Milton Friedman once said, “I favor tax reductions under any circumstances, for any excuse, for any reason, at any time.” But there is another adage: Timing is everything in life.

Last week, well below the national media radar already jammed with coverage of Libya, Bahrain, Yemen, Egypt, and Rep. Michele Bachmann (R-Minn.) and other 2012 presidential contenders, the issue of tax repatriation popped up. Under current tax law, U.S. multinationals are not taxed on revenue earned overseas; however, if and when those monies are returned to the United States, those corporations are taxed. In 2004 Congress passed a “tax holiday” allowing multinationals to return overseas earnings at a very low tax rate of 5.25 percent. Now a group of large corporations under the banner of WinAmerica is reviving the idea.

WinAmerica, which includes a wide array of firms such as Apple, Broadcom, Cisco, Duke Energy, Google, Kodak, Microsoft, Pfizer and Qualcomm, is rolling out a campaign to win over the public and Congress. The group has been hitting the conservative press with prominent tax cutters to make the case that allowing corporations to bring that revenue home would, as economist Douglas Holtz-Eakin argued, make the United States “a better location for headquarters and benefit from the ability of companies to move trillions of dollars from offshore investments to domestic expansion. If even a single dollar of investment moves into the U.S., our economy benefits.” WinAmerica is rounding up bipartisan support, getting a favorable nod from House Majority Leader Rep. Eric Cantor (R-Va.).The National Journal reported that others may be signing on: “In addition to Cantor, supporters include Sen. Barbara Boxer, D-Calif., who championed the 2004 tax holiday; Rep. Brian Bilbray, R-Calif., who introduced a repatriation bill; and Rep. Kevin Brady, R-Texas, who is currently ‘finalizing the language’ on a bill, according to a spokesman.”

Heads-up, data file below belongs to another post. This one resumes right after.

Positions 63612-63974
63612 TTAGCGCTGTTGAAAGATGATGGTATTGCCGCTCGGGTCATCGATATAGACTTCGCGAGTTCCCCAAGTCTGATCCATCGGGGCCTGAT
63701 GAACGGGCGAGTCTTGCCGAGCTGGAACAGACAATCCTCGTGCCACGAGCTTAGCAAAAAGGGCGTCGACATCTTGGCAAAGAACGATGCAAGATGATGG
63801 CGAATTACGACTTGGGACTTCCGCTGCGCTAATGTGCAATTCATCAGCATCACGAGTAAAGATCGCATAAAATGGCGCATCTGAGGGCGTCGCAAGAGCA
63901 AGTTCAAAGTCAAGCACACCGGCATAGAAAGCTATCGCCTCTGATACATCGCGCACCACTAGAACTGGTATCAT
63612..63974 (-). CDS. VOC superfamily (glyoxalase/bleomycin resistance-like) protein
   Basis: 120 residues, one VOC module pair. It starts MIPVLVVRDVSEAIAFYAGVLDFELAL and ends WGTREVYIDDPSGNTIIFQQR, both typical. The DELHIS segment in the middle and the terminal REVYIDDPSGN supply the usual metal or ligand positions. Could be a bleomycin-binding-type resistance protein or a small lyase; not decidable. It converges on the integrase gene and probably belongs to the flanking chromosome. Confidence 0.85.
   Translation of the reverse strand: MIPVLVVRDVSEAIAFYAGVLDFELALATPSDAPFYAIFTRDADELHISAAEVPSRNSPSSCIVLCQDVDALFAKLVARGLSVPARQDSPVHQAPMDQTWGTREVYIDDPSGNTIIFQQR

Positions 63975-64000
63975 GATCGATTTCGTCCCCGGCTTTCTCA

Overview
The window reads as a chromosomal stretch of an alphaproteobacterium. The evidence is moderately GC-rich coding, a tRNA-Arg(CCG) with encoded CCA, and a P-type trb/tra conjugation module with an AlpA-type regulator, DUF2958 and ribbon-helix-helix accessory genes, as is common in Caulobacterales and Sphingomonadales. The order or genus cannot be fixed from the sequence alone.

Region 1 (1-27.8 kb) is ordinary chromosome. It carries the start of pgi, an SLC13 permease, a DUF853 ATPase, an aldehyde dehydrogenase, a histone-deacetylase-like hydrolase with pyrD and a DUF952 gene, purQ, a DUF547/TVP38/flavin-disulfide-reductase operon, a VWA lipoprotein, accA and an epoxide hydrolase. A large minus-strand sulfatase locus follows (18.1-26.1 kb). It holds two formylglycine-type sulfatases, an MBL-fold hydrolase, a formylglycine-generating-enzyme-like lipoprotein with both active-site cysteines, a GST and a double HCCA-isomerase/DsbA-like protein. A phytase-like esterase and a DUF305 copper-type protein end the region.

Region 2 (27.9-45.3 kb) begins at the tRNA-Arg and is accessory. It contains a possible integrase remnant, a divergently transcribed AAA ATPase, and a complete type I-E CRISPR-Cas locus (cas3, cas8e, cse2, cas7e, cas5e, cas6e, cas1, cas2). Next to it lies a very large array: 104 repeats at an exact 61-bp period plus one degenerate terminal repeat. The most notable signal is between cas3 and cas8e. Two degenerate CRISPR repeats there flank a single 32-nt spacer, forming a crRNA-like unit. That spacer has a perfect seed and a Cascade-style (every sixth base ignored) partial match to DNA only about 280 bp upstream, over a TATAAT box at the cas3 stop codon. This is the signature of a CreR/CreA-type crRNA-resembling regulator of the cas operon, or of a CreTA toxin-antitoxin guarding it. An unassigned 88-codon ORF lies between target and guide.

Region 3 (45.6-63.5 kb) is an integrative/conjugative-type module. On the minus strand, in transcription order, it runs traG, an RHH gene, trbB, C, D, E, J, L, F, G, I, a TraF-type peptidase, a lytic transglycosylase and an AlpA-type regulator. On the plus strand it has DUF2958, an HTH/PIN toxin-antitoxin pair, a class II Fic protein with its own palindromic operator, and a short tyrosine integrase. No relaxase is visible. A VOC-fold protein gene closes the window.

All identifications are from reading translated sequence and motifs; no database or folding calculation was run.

But is this a good idea? Consider the politics first. The WinAmerica corporations have correctly figured out that comprehensive tax reform is unlikely to pass before 2012, so they figure they might take a shot at this single item. However, that, I think, is horridly misguided. Michael Mundaca, assistant Treasury secretary for tax policy, already took to his blog to shoot down the idea. And the idea of giving the largest corporations a break on their overseas earnings at a time the White House is decrying companies that “export jobs” is likely a complete non-starter. In the context of overall tax reform, territoriality might be one item to obtain or trade off for other items, but on its own it sticks out like sore thumb, and a grab by Big Business.

What about the merits? Conservatives shouldn’t fall for the crass populism of the left that opposes any tax reductions for employers. (How’s this for a low-brow appeal? “Treasury Department thinks multinationals should have to pay taxes.”) Still, conservatives, as they increasingly must do, should consider whether what is good for Big Business is really good for the conservative movement and for the country.